I have to wonder why I started a blog when life is so nuts! No posts makes for a boring blog! Oh well, here’s some waffle to fill the page… 🙂
I was pleased to see this on the local paper’s website tonight – some happy news for a change –
Roger Federer has about 31.4 million social media followers (almost as many as my blog!). It is great that he has promoted Perth, and particularly the beautiful Rottnest Island, to the world.
Rottnest Island (known as Wadjemup to the local Noongar people, and otherwise colloquially known as ‘Rotto‘) is an island off the coast of Western Australia, located 18 kilometres (11 mi) west of Fremantle. Dutch sailors landed there on several occasions during the 17th century. The island was named by Willem de Vlamingh in 1696, who called it Rotte nest (“rat’s nest”) after the quokka population (he thought the quokkas looked like big rats).
Rottnest island is a stunning place, with world class natural beauty. Quokkas are absolutely adorable little animals. I recall that as a child living in Scotland, when we found out we had been accepted to emigrate to Australia, my Mum started giving my brother and I ‘lessons’ on what our new life down under would be like. She was somewhat misguided as we were instructed that we would have acres of fruit trees, and possibly our own aeroplane! I don’t know what she had been reading / viewing to form that sort of idea! We have always lived a normal suburban life here, wonderful though it has been 🙂
I digress… one of the ‘lessons’ was about quokkas. I remember when we went to Australia House in Edinburgh for our final interview / visa collection, the official asked me (I was 7) what I was looking forward to the most about our new life in Australia. I replied ‘seeing a quokka’. His reply? ‘What the hell is a quokka?’…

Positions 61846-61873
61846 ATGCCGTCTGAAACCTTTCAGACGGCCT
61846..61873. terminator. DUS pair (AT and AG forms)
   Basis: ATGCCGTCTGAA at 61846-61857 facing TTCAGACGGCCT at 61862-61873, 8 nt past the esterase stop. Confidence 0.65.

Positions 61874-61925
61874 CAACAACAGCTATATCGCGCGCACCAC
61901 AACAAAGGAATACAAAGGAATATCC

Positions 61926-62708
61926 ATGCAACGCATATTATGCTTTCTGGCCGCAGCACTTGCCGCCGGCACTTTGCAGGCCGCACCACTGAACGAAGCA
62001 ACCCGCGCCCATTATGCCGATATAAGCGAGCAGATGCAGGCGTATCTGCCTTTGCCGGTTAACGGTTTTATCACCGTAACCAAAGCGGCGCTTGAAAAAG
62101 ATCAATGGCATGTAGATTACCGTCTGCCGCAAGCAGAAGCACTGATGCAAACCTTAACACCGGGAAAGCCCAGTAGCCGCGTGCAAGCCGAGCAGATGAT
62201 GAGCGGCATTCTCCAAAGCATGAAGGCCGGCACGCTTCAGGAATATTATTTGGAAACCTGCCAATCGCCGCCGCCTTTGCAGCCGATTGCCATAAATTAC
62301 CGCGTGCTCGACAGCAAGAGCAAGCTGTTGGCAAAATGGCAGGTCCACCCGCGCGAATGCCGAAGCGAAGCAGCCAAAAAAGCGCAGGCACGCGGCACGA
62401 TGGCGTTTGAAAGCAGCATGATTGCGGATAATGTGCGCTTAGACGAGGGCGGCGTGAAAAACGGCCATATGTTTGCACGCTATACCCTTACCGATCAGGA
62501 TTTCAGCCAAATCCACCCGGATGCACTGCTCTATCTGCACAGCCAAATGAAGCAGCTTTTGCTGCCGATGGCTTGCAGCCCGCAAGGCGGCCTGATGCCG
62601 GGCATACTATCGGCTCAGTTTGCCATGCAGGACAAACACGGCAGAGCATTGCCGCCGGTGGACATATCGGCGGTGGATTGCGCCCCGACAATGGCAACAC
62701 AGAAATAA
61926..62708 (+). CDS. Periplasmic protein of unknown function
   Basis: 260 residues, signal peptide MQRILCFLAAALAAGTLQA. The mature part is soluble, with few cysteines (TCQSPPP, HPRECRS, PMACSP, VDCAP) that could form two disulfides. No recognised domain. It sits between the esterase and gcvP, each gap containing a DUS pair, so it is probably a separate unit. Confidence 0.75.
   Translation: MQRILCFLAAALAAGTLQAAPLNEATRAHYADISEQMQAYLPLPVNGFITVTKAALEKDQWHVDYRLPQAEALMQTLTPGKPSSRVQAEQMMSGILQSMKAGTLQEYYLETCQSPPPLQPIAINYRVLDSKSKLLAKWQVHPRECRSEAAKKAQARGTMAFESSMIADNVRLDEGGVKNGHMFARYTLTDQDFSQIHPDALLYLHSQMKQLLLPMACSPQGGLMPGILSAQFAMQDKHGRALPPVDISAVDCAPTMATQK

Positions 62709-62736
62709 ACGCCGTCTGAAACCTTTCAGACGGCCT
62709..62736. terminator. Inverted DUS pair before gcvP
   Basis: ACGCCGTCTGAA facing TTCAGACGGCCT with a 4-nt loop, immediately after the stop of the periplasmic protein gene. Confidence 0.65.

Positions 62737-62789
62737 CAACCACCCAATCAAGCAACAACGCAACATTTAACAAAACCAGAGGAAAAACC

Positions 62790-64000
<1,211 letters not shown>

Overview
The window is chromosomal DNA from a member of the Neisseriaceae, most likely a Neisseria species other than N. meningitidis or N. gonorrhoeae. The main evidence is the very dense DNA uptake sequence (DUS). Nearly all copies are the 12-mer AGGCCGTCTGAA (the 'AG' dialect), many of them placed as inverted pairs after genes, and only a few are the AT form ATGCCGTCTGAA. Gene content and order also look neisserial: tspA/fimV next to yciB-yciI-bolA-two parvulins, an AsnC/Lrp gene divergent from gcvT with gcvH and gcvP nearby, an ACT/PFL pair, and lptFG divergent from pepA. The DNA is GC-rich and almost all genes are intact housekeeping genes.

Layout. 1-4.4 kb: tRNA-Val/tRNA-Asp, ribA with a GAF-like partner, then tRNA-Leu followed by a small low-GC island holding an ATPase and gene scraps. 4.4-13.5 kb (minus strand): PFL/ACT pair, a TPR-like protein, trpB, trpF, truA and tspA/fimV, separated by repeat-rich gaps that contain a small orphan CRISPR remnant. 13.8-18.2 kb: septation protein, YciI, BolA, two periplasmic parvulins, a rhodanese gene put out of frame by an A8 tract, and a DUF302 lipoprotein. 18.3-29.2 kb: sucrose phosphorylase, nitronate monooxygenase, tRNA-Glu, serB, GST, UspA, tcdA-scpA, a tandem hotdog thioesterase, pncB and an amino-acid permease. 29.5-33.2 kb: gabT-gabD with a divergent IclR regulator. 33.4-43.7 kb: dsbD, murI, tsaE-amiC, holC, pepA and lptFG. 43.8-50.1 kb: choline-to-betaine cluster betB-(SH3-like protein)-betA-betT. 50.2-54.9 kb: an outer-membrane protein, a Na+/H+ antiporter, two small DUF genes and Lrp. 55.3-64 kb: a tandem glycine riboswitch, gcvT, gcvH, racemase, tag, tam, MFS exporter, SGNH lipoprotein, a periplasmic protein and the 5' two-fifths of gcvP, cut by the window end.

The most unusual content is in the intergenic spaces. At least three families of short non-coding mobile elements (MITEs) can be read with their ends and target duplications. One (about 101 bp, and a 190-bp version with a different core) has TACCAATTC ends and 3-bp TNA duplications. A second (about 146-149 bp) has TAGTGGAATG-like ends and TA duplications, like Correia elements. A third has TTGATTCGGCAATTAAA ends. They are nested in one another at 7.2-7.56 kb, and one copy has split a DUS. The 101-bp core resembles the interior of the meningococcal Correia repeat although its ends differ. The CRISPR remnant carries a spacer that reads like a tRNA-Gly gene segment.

We flew to Australia on my brother’s 6th birthday, and as a birthday treat we were allowed into the cockpit. I still remember being amazed by all the dials and buttons, and remember the pilot pointing out the window and saying “That’s Sri Lanka”.
Back to Rottnest Island… I can’t finish this post without acknowledging its sad past as an Aboriginal prison. Between 1838 and 1931 (except for the period from 1849 to 1855) Rottnest was used as an Aboriginal prison. Some 3,700 Aboriginal men and boys were imprisoned there during the life of the establishment. There may be as many as 369 inmates’ graves on the island. Work is currently in progress to acknowledge this and build a memorial.
If you ever get a chance to watch Martin Clunes’ “Islands of Australia”, one of the episodes is about Rottnest Island.
Last but not least, related to the topic of European / Aboriginal relations, I am only a few pages into my new book ‘The Lieutenant’ by Kate Grenville, and I can already tell it is going to be an amazing book… I am looking forward to having a chance to settle down with it. It’s a short book and once I get the opportunity to relax with it, I think I’ll make short work of it. I’ll let you know!